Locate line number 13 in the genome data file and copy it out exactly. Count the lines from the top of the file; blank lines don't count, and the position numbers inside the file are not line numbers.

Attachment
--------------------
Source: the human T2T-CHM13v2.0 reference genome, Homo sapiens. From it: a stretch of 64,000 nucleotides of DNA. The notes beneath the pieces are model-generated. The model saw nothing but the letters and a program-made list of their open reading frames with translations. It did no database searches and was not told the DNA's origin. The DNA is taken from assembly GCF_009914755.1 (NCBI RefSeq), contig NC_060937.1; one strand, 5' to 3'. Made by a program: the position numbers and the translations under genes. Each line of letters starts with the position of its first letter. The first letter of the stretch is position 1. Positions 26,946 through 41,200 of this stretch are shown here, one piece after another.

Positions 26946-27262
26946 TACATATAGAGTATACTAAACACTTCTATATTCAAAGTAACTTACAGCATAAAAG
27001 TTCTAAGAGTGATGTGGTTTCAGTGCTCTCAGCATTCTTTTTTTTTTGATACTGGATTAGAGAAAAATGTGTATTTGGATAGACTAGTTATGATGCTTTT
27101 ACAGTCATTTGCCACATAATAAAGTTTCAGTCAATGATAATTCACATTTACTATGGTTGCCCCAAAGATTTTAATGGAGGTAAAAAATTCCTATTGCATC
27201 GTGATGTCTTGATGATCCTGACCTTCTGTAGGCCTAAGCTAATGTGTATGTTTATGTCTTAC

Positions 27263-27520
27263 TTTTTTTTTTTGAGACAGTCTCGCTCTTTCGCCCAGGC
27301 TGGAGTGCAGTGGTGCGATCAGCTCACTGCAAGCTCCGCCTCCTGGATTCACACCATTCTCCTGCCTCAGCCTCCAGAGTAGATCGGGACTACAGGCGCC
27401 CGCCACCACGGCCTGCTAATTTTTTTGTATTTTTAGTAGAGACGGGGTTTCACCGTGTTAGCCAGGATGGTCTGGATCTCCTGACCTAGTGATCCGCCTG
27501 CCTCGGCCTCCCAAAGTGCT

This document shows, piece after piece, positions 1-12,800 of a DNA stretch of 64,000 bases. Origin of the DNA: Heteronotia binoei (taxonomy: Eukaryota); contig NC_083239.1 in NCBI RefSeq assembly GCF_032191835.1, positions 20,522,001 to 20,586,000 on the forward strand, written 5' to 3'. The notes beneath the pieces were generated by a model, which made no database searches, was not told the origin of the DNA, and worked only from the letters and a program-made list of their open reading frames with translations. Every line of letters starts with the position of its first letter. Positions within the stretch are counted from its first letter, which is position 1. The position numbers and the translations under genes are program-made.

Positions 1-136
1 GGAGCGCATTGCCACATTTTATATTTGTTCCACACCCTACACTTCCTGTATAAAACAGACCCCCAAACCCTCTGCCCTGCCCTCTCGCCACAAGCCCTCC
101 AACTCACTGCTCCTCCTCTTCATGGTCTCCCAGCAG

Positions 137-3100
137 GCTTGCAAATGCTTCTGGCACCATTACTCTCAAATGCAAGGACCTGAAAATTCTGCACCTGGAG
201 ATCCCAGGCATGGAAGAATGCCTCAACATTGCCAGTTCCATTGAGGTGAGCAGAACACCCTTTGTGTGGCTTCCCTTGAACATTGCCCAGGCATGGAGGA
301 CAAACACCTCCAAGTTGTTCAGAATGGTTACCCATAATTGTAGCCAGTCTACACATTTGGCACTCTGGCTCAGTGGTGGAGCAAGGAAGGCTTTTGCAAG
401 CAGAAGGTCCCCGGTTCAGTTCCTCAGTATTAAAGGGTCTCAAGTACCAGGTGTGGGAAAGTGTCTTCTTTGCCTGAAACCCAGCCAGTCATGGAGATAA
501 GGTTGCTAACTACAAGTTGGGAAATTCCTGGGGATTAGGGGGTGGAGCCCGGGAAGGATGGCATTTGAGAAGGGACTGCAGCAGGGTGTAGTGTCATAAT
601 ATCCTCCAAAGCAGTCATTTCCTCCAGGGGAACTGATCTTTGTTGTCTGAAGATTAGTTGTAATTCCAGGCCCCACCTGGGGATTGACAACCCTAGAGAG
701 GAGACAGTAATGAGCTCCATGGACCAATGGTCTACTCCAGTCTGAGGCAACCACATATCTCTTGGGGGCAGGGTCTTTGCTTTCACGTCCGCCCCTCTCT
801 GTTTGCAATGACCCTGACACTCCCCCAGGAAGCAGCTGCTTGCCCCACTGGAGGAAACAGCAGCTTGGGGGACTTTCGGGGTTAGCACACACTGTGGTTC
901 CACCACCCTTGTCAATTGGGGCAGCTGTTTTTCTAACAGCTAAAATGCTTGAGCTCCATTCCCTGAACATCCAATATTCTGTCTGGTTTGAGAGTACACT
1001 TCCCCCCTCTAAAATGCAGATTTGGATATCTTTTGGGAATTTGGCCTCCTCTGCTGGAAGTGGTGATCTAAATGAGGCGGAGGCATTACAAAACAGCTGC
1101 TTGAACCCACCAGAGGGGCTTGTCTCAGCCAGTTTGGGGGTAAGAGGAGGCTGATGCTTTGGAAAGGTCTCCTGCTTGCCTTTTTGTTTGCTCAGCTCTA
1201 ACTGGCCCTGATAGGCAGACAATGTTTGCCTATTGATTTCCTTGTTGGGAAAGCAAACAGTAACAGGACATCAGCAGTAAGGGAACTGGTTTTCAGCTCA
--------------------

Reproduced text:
Positions 1-136